Friday February 1, 2013
Banned but still in use
IT is heartening to note the recent media coverage and attention given to the current land clearing and water pollution issues affecting Cameron Highlands.
Pesticide Action Network Asia and the Pacific (PAN AP) would like to congratulate The Star for bringing the issues to the forefront as they adversely impact the lives of people in the area. Furthermore, such situations do not augur well for the reputation of our country as a tourist attraction.
Cameron Highlands over the years has acquired a reputation for its dangerous use of pesticides and of very serious concern is the evidence of the use of restricted and illegal pesticides.
Following the aftermath of the media expose on land clearing at Cameron Highlands, we wish to call to attention the underlying critical issue at hand.
The media reports, together with research conducted by Universiti Kebangsaan of Malaysia and Universiti Technologi Malaysia, have suggested that there is use of lindane and DDT, which are banned in the country, and are known toxic and dangerous pesticides.
Lindane and DDT are suspected to be in use in the farms and plantations of Cameron Higlands. The use of lindane was discontinued after January 2000. Therefore, the use of lindane and DDT is illegal.
Lindane and DDT, which are known as persistently organic pollutants (POPs), are organic compounds that have long half-lives in the environment and undergo slow physical, chemical, and biological degradation.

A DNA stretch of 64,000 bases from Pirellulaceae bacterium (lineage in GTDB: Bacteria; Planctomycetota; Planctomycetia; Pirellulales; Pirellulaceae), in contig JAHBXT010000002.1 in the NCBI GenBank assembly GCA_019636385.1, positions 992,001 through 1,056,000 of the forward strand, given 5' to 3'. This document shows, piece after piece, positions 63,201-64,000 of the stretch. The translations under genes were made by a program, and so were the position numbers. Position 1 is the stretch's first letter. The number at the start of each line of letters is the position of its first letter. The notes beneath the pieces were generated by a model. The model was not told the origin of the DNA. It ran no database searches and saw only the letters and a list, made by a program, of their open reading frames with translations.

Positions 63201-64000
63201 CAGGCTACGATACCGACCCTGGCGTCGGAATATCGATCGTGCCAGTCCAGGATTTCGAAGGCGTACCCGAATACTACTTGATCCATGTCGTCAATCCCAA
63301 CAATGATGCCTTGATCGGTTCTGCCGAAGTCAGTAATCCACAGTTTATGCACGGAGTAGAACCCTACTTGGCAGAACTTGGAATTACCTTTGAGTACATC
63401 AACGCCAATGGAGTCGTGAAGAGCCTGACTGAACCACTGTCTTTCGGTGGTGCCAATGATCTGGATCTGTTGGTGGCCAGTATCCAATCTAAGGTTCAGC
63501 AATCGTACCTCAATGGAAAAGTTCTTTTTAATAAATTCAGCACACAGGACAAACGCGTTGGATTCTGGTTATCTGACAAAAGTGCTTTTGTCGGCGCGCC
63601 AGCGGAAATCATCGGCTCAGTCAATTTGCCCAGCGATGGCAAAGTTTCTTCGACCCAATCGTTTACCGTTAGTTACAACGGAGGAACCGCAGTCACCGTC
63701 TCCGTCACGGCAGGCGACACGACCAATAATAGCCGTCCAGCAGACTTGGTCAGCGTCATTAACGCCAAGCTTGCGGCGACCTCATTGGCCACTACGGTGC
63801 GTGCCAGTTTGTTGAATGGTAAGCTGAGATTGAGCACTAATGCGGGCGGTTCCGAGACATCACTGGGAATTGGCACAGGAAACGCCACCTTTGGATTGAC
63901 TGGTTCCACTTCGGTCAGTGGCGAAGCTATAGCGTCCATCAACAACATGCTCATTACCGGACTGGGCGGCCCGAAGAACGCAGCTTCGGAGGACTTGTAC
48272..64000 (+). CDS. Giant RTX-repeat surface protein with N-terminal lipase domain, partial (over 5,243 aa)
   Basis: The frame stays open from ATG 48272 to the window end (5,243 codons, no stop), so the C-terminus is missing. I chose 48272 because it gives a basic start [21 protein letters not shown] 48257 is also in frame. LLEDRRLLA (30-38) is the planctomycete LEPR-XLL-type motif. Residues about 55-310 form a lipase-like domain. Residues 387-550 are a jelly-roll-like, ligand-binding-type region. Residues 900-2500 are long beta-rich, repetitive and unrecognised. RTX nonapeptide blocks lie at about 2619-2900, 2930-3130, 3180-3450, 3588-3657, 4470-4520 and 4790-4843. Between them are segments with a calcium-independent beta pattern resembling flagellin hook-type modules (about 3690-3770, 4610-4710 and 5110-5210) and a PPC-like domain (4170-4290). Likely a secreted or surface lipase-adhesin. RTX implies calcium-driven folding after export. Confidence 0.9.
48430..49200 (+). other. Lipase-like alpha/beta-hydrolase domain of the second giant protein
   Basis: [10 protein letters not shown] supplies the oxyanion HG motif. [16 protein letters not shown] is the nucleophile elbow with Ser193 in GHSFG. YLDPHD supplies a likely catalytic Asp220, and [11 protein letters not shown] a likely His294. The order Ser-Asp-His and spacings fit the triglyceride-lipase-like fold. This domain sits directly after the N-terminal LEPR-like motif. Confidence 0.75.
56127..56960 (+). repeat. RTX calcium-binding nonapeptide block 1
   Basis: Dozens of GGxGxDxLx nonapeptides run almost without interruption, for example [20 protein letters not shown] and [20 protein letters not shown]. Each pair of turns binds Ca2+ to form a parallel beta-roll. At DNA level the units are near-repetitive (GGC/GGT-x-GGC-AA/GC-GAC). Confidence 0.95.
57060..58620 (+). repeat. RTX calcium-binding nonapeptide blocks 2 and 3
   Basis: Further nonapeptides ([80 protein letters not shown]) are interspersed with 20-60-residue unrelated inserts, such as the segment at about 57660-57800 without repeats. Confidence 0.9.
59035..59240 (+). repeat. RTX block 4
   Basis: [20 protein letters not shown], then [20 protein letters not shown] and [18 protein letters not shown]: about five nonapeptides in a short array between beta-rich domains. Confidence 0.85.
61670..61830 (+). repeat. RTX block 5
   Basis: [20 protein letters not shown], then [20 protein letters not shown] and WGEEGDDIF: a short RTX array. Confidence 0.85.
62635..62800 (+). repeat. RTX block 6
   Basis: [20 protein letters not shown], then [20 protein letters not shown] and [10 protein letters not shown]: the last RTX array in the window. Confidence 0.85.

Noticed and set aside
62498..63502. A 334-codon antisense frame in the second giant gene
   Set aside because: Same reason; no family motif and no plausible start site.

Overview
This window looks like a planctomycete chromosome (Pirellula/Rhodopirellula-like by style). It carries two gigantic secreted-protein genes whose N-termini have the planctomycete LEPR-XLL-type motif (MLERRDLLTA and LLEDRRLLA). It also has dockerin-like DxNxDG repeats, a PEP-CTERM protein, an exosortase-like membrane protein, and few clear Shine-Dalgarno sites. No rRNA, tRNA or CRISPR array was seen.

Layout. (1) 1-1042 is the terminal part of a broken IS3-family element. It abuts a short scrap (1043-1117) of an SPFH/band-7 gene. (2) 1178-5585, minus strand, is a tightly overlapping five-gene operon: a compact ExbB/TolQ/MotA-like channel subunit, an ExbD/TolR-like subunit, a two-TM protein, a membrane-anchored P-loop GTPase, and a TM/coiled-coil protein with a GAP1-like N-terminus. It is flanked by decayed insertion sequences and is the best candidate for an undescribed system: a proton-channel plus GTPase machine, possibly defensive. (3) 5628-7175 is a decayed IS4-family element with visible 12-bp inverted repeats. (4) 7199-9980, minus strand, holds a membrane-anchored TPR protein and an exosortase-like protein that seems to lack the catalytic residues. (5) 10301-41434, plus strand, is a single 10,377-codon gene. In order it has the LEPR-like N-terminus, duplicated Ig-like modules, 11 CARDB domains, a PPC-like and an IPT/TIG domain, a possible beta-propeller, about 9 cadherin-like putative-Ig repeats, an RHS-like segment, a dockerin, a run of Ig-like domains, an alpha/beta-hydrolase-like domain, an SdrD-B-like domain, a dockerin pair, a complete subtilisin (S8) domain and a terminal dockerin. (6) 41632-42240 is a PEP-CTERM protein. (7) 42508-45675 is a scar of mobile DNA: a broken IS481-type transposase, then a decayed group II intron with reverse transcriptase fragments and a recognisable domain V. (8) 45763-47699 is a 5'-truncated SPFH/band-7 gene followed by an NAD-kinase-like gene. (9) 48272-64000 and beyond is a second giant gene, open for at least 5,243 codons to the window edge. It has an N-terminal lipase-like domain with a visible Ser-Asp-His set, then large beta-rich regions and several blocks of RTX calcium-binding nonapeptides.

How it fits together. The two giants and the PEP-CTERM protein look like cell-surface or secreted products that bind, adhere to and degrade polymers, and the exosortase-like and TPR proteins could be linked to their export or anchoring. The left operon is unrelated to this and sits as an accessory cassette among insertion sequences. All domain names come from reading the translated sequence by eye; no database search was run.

They are able to pass through ecosystems and can travel great distances, both locally and globally. POPs persist for a very long time in the environment. POPs tend to have high lipid solubility and therefore bioaccumulate in the fatty tissues of living organisms, and can be measured several months to several years after exposure.
These characteristics mean that they can pose a special threat. Some of the known POPs are also known endocrine disruptors in that they mimic the function of steroid compounds such as hormones, potentially leading to disruption of the endocrine system in both animals and humans. These disruptions can cause cancerous tumours, birth defects and other developmental disorders.
Also in February 2012, mass fish death near the Sungai Terla water intake area created a scare enough to temporarily close the Kuala Terla water plant down. From a preliminary survey of the three main watershed regions in Cameron Highlands, conducted by PAN AP in 2012, hazardous pesticides including herbicides, insecticides and fungicides were found in storage at the farms.
In addition, there were a number of illegal pesticides in foreign language packaging found in storage. It was also alarming to note that there was blatant disregard for the proper disposal of pesticide and fertiliser containers, which were found around the farms close to Sg Terla.
We interviewed a number of farmers from the vegetable and flower farms in Cameron Highlands and found that they all had experienced symptoms of probable pesticide poisoning such as dizziness, coughs, headaches and rashes. They also said that none of them used any sort of personal protective equipment when spraying the pesticides.
Reconciling food security with environmental integrity are current issues of paramount significance and importance at all levels. The world is more environmentally literate now and this has been the basis for a quickening change in consumer preferences.
PAN AP strongly recommends that legislation and its enforcement be implemented with immediate effect where the use of highly hazardous pesticides and, in the case of Cameron Highlands, where banned pesticides appear to be still in use.
SAROJENI V. RENGAM
Executive director, PAN Asia and the Pacific